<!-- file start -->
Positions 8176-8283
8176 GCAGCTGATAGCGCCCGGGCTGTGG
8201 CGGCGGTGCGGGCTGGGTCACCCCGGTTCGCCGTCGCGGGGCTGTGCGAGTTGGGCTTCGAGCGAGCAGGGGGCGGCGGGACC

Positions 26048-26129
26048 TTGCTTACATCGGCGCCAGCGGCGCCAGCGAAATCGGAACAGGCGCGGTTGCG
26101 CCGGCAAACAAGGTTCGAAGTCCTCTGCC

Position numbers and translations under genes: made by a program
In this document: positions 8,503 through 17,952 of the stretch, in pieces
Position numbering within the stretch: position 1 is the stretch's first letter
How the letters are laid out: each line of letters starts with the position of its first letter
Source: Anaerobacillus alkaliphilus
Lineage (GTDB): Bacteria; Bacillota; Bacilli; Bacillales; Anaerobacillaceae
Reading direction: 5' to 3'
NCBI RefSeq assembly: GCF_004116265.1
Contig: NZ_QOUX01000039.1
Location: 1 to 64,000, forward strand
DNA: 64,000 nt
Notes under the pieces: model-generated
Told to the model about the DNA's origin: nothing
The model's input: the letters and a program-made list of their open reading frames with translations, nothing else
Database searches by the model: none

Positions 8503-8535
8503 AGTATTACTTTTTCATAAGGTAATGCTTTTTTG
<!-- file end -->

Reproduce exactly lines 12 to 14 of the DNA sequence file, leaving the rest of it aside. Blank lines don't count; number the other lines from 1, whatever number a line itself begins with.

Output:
Lineage (GTDB): Bacteria; Bacillota; Bacilli; Bacillales; Anaerobacillaceae
Reading direction: 5' to 3'
NCBI RefSeq assembly: GCF_004116265.1